When I first started in the building supply business 35 years ago, one of my first great customers was a wonderful Catholic pipefitter who had nine children. As you can imagine, money was tight in a family that size. The main reason I remember this customer so vividly is every time he entered the lumberyard, he would ask, “What deals do you have today?” He understood that it was not uncommon for builders and homeowners to make mistakes when ordering doors, windows and building supplies. Many times, these products would end up in the bargain bins of the store. It took several years, but this customer eventually built a beautiful home that housed his wonderful family for about a third of the cost of a new home.   

The dirty little secret that most homeowners don’t know is that many local supply companies have deals on one of a kind, rejected special orders or closeout merchandise that can be purchased for literally pennies on the dollar. Keep in mind, this merchandise is typically in perfect condition but is just unwanted — a misfit item. In fact, local merchants would prefer to sell these items to you at 20 cents on the dollar rather than a salvage company at half that price.

There are two things you must keep in mind when looking for building supply bargains. First, go to your local building material supplier and ask to see their bargain bins, even those buried deep in the warehouse. Next, be flexible and understand that you are getting an extremely low price because you are buying what’s available and not necessarily the exact thing you want. If you are unwilling to compromise your wants, don’t do this.

If you are on a tight construction budget, here is how you maximize your savings: After the plans for your project have been completed, go to your local door supply company and tell the manager, “I am building this project and I want to save money. Do you have some interior and exterior doors that have been returned or ordered incorrectly that you would be willing to make a deal on?” There is a really good chance they will have doors that will fit your needs in a little different style at a price significantly under the price of a specified unit. Don’t be surprised when you have doors offered to you that are much better and at a lower price than the ones specified in your plans. Make sure the doors meet building codes, size requirements and application.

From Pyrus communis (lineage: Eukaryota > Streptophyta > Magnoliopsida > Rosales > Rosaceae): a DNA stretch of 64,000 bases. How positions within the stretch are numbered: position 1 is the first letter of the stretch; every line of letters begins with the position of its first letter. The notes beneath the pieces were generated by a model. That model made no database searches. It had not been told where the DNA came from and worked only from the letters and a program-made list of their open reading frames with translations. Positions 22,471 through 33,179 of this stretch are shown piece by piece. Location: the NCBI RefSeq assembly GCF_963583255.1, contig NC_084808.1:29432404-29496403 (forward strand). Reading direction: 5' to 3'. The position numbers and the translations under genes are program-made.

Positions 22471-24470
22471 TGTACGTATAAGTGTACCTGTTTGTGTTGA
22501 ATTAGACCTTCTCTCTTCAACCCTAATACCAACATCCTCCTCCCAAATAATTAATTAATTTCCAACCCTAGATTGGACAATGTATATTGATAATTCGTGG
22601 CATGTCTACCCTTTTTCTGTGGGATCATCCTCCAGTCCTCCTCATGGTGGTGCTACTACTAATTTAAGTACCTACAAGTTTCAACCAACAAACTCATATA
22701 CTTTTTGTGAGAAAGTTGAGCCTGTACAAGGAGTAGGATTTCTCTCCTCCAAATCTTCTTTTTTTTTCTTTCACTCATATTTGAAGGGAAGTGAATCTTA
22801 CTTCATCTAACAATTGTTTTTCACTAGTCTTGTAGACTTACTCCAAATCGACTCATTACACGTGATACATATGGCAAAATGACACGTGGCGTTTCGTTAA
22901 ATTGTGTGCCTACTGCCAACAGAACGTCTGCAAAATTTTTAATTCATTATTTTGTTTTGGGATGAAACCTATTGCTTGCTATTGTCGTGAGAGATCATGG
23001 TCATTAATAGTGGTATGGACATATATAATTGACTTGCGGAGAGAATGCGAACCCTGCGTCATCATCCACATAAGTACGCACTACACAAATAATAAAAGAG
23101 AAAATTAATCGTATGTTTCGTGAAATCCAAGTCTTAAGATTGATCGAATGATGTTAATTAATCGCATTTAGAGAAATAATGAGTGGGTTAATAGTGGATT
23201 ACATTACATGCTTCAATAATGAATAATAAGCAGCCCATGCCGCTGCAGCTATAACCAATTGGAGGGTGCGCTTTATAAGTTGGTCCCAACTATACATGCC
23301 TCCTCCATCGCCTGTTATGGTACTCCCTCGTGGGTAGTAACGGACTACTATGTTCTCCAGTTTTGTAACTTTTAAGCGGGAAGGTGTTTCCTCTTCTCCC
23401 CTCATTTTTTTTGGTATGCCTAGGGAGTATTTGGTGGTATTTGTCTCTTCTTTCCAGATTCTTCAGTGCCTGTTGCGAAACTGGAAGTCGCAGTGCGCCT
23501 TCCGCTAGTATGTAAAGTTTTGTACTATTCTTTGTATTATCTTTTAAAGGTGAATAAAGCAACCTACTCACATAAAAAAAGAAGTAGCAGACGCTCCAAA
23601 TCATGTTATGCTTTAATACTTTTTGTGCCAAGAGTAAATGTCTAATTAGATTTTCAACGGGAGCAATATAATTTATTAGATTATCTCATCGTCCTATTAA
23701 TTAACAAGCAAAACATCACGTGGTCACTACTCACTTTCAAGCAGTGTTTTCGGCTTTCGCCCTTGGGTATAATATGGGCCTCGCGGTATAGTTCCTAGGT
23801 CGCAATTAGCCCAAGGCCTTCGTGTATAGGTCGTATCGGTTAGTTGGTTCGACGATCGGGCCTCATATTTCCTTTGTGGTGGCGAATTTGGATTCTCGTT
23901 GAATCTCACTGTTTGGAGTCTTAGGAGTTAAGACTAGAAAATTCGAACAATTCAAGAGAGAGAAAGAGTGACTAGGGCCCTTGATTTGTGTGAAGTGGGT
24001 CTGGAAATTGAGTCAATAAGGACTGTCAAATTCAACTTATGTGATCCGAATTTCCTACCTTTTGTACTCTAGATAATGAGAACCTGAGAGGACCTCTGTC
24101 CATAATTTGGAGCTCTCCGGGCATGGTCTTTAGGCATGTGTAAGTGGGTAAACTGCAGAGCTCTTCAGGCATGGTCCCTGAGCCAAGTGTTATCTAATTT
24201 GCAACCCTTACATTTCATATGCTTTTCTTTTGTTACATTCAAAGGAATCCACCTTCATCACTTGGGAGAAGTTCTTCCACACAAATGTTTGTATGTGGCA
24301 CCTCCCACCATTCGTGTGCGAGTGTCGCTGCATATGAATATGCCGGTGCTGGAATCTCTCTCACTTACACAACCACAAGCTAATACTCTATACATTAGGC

When buying bargain windows, you have to be a little more careful because sizes must be closer, and there is a difference between windows used in wood frame construction and windows used in masonry block construction. The same strategy applies in asking the window manager to look at their bargain windows, but you may have to go back to your draftsperson to change the type of window that is put in your plans if you find a bargain. Building codes can be a little trickier on windows so make sure you have good information. It is not uncommon to get tremendous savings on bargain windows with huge upgrades.  

Be sure your windows and doors have Florida Product Approval numbers so they can be used for your project.  

Bargains are available in just about every area of a construction project. Cabinet companies are notorious for having a warehouse full of good, bargain cabinets and the same can be said of light fixture companies and plumbing suppliers. The key is to always ask to look at the bargain area, and don’t be afraid to counter a price. If a cabinet is in the bargain bin at $100, make an offer of $50. All the businessperson can say is “no.” Keep in mind, those items in the bargain bins are choking that company’s cash flow and most managers are more than willing to make a deal. 

With a little work, a little negotiating and a whole lot of flexibility you can build any project bigger, better and cheaper.

Don Magruder is the CEO of Ro-Mac Lumber & Supply Inc. He is also the host of the Around the House radio show heard every Monday at noon on My790AM WLBE in Leesburg.